Grace E. Kim, MD1, David Lo, MD, FACG2
1University of Maryland Medical Center, Baltimore, MD; 2Ohio Gastroenterology Group, Inc., Columbus, OH
Introduction: Pseudocysts (PC) are well-known complications of acute and chronic pancreatitis. Symptoms can include abdominal pain, early satiety and weight loss. We present a unique case of a PC presenting with dysphagia.
Case Description/Methods: A 47-year-old female with history of acute on chronic pancreatitis due to alcoholism complicated by a persistent PC presented with weight loss and progressively worsening dysphagia for one year. Prior attempted surgical cystgastrostomy and percutaneous aspiration of her PC were unsuccessful. Esophagram showed a stricture of the distal esophagus, without passage of a barium tablet, and computed tomography and magnetic resonance imaging demonstrated a 6x5.3cm PC compressing the distal esophagus (Figure 1). Esophagogastroduodenoscopy with balloon dilation was not efficacious. Endoscopic ultrasound cystgastrostomy was attempted but not feasible due to the proximal location of the PC. Endoscopic retrograde cholangiopancreatography (ERCP) was consistent with severe chronic pancreatitis by Cambridge classification; there was a high-grade stricture at the genu with upstream pancreatic duct (PD) dilation and communication with the PC. The stricture would only allow dilation initially with a 5-4-3 cannula, which allowed placement of a 5-French PD stent to bridge the stricture, and a 10-French double pigtail stent for transpapillary drainage of the pseudocyst (Figure 2). Stricture brushings were negative for malignancy. Her dysphagia resolved with resulting weight gain, and subsequent ERCPs (with serial PD stenting to 10-French) demonstrated resolution of her PC and PD stricture.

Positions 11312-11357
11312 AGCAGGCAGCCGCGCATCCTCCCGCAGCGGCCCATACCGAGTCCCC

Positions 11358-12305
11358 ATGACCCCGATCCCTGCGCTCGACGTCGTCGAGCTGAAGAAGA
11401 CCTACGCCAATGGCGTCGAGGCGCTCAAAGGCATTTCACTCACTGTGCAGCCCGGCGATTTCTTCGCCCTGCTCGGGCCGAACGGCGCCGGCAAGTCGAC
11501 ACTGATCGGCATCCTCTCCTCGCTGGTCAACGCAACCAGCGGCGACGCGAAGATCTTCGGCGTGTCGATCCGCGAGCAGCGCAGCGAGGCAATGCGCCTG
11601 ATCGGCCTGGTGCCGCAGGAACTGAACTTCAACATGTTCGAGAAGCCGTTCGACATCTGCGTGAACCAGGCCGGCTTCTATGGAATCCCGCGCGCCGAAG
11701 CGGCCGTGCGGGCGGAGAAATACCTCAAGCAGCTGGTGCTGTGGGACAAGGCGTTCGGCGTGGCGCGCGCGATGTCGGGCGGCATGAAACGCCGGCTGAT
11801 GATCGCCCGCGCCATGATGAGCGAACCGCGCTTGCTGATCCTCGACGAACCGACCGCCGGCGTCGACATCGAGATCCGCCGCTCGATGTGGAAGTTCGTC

Discussion: Dysphagia due to PC has been rarely reported. It is usually due to mediastinal extension of a PC, which has been treated by endoscopic (e.g. transpapillary and transmural drainage), radiologic, and surgical means with good technical success1,2. In our case, due to the proximal position of the PC which prohibited transmural drainage, along with failure of prior surgery and percutaneous aspiration, transpapillary drainage was necessary and effective. Resolution of the inciting PD stricture by stenting was of paramount importance for the prevention of PC recurrence.
Citation: Grace E. Kim, MD; David Lo, MD, FACG. P1499 - TRANSPAPILLARY DRAINAGE OF PERSISTENT PSEUDOCYST CAUSING DYSPHAGIA. Program No. P1499. ACG 2019 Annual Scientific Meeting Abstracts. San Antonio, Texas: American College of Gastroenterology.